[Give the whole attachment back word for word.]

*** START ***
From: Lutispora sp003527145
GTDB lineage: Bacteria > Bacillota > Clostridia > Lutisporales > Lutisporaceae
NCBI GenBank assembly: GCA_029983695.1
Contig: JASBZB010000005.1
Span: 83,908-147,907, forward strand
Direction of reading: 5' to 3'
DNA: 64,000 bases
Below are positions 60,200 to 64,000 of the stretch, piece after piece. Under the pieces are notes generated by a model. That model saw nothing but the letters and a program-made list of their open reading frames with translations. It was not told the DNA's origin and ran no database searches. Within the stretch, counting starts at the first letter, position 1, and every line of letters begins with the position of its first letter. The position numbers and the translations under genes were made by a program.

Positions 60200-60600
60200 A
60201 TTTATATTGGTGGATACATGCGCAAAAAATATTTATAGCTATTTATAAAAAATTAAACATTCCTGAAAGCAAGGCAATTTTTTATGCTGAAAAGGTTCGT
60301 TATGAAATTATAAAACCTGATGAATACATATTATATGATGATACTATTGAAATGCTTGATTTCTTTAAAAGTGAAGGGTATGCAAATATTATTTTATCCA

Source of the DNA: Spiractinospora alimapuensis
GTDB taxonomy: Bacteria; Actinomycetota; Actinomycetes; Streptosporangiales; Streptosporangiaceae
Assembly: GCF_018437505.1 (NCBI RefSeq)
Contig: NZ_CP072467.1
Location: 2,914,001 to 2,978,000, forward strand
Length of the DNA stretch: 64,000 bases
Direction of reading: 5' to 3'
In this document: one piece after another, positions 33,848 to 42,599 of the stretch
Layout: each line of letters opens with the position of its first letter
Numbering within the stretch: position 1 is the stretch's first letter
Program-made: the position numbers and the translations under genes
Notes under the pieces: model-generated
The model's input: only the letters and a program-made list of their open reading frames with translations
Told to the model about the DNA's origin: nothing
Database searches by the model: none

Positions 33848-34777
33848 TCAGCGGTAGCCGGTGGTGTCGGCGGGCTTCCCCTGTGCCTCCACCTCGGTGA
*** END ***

From: Lutispora sp003527145
GTDB lineage: Bacteria > Bacillota > Clostridia > Lutisporales > Lutisporaceae
NCBI GenBank assembly: GCA_029983695.1
Contig: JASBZB010000005.1
Span: 83,908-147,907, forward strand
Direction of reading: 5' to 3'
DNA: 64,000 bases
Below are positions 60,200 to 64,000 of the stretch, piece after piece. Under the pieces are notes generated by a model. That model saw nothing but the letters and a program-made list of their open reading frames with translations. It was not told the DNA's origin and ran no database searches. Within the stretch, counting starts at the first letter, position 1, and every line of letters begins with the position of its first letter. The position numbers and the translations under genes were made by a program.

Positions 60200-60600
60200 A
60201 TTTATATTGGTGGATACATGCGCAAAAAATATTTATAGCTATTTATAAAAAATTAAACATTCCTGAAAGCAAGGCAATTTTTTATGCTGAAAAGGTTCGT
60301 TATGAAATTATAAAACCTGATGAATACATATTATATGATGATACTATTGAAATGCTTGATTTCTTTAAAAGTGAAGGGTATGCAAATATTATTTTATCCA

Source of the DNA: Spiractinospora alimapuensis
GTDB taxonomy: Bacteria; Actinomycetota; Actinomycetes; Streptosporangiales; Streptosporangiaceae
Assembly: GCF_018437505.1 (NCBI RefSeq)
Contig: NZ_CP072467.1
Location: 2,914,001 to 2,978,000, forward strand
Length of the DNA stretch: 64,000 bases
Direction of reading: 5' to 3'
In this document: one piece after another, positions 33,848 to 42,599 of the stretch
Layout: each line of letters opens with the position of its first letter
Numbering within the stretch: position 1 is the stretch's first letter
Program-made: the position numbers and the translations under genes
Notes under the pieces: model-generated
The model's input: only the letters and a program-made list of their open reading frames with translations
Told to the model about the DNA's origin: nothing
Database searches by the model: none

Positions 33848-34777
33848 TCAGCGGTAGCCGGTGGTGTCGGCGGGCTTCCCCTGTGCCTCCACCTCGGTGA